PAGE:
During the orientation process of the available literature, we were able to identify three interventions, these being:
Authoritative parenting is characterised by having high levels of control and maturity demands, combined with high levels of nurturance. These parents rely more on positive than negative sanctions to gain their child’s compliance and encourage their child to express himself/herself when the child disagrees (Handbook, p. 452).
Authoritarian parents display high levels of control along with low levels of clarity and nurturance. These parents rely on power-assertive forms of discipline. They are less likely than authoritative parents to provide reasons when attempting to alter their child’s behaviour and discourage expressions of the child’s disagreement (Handbook, p. 452).
Permissive parenting is characterised by parents who display low levels of control and maturity demands, combined with higher levels of nurturance. They are less likely than authoritative parents to enforce rules or structure for their child’s activities (Handbook, p. 452).
For the purpose of this PICO question, we compare authoritative parenting with the two other forms of parenting, because authoritative parenting shows a high level of demandingness and nurturance, while the other two parenting styles either have a low level of demandingness or nurturance (Handbook, p. 452).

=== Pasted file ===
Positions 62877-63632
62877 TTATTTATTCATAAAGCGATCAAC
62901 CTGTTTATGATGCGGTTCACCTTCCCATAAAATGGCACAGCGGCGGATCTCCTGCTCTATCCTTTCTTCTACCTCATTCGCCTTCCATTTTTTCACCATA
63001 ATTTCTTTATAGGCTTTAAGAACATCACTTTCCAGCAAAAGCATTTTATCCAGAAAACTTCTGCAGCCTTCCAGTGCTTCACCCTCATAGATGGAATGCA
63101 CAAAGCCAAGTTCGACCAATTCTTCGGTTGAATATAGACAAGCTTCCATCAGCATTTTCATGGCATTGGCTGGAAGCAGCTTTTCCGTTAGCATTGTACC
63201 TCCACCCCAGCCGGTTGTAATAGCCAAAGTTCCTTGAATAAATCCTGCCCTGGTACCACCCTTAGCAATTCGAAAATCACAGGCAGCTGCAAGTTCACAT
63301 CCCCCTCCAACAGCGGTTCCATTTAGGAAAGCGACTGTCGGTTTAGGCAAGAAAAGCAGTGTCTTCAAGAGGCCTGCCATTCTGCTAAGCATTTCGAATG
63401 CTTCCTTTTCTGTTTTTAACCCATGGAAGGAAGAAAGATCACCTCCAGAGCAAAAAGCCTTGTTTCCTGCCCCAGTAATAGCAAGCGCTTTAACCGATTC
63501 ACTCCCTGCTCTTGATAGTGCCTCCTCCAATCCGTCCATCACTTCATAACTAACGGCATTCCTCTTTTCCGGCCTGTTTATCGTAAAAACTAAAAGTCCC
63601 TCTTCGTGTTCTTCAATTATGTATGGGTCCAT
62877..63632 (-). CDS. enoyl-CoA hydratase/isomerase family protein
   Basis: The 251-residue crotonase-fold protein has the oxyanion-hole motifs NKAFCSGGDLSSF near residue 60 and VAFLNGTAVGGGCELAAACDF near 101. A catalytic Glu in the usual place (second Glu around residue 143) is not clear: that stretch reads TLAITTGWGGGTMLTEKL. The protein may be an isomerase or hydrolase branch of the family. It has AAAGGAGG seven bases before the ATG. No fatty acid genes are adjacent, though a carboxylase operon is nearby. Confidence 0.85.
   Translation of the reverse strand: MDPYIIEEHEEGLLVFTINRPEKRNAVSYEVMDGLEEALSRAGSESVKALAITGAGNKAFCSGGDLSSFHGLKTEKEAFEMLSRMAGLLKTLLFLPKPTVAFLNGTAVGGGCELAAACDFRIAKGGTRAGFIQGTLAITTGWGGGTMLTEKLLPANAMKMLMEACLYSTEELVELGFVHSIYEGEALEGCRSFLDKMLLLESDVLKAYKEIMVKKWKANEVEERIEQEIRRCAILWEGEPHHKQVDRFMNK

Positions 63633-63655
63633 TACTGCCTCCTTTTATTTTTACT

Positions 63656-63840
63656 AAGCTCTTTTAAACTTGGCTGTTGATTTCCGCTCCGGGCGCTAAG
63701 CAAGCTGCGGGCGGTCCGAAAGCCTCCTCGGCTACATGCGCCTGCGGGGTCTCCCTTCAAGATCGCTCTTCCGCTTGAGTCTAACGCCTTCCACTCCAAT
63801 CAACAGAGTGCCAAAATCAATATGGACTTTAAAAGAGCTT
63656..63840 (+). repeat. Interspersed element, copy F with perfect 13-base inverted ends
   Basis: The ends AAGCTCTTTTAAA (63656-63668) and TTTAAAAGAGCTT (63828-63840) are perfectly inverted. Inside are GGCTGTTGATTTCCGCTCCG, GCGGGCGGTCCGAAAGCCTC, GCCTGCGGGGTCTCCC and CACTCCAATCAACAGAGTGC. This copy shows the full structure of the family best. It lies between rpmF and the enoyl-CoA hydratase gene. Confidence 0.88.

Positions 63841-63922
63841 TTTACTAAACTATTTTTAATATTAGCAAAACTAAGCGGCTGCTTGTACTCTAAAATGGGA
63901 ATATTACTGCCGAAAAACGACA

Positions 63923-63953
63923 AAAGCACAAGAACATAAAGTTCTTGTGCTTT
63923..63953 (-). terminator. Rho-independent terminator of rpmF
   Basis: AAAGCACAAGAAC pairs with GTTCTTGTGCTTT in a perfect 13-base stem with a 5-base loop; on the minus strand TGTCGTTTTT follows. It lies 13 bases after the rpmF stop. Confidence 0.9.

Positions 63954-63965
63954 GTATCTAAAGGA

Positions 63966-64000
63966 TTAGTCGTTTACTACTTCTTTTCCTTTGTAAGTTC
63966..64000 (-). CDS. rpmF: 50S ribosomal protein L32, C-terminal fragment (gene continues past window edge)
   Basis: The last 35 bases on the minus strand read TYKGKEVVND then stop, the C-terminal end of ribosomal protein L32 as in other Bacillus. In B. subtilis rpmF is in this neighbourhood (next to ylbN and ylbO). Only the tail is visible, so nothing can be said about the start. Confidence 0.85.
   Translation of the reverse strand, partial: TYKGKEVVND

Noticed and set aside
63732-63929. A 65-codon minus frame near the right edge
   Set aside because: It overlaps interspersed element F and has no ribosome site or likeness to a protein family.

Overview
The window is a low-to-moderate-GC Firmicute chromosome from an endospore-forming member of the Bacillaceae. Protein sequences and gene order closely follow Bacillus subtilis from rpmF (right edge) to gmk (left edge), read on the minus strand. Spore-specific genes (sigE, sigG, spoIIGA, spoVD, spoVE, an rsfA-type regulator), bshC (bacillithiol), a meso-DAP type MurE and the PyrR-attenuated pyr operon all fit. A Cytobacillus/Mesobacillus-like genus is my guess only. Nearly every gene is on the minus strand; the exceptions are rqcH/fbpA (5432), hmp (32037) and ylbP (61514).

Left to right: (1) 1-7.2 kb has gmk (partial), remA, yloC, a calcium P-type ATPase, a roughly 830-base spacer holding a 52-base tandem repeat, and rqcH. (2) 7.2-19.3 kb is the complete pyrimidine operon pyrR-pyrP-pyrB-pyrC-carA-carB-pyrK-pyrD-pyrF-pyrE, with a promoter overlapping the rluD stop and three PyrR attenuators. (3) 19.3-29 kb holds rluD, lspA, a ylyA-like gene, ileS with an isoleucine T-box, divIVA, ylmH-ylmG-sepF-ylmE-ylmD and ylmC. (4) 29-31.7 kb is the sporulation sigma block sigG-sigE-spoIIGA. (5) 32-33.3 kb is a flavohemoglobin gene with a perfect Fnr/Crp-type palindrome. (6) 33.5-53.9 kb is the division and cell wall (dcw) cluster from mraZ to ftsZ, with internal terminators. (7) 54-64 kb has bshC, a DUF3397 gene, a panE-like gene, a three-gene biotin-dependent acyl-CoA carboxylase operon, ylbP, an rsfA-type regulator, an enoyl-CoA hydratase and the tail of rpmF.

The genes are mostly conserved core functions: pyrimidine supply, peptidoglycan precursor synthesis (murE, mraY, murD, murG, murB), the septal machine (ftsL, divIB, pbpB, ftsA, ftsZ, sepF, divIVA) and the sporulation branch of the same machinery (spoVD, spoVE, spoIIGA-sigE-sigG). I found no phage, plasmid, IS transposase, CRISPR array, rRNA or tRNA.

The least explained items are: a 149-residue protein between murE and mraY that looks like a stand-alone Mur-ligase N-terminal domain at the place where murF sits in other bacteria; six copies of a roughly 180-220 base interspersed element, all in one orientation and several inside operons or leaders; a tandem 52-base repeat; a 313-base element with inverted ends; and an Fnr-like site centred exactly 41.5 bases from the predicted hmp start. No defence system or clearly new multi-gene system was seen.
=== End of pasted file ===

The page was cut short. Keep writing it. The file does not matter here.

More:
For children, is authoritative parenting more effective than other forms of parenting, for their well-being?
The databases used are: HeinOnline, Westlaw, Wiley Online Library, JSTOR and Taylor & Francis, Peace Palace Library.
For this PICO question, keywords used in the search strategy are: parenting, upbringing, raising, arrangements, children, development, upgrowing, well-being, divorce.
Quality of evidence and research gap
These sources are largely based on an RCT and several observational studies. According to the HiiL Methodology: Assessment of Evidence and Recommendations, the strength of this evidence is classified as ‘low’ to ‘moderate’.
For the child’s interest, authoritative parenting by both parents with warmth, support, effective monitoring, control, discipline, positive discussion and responsiveness to children’s needs is essential (Handbook, p. 204). Studies indicate the following:
Parenting characteristics such as supportiveness and warmth continue to play an important role in influencing a student’s academic performance (Turner et al., p. 343).
In determining whether the authoritative parenting style is more effective than the authoritarian and permissive parenting styles, the desirable and undesirable outcomes of both interventions must be considered.
The literature suggests that, regarding academic achievement, the authoritative parenting style is in the interest of the child while the authoritarian and permissive parenting styles are not.
The balance of outcomes is in favour of an authoritarian parenting style.
Taking into account the balance of outcomes, the high effect on children’s well-being and the strength of the evidence, we make the following strong recommendation: For children, authoritative parenting is more effective than other forms of parenting for their well-being.
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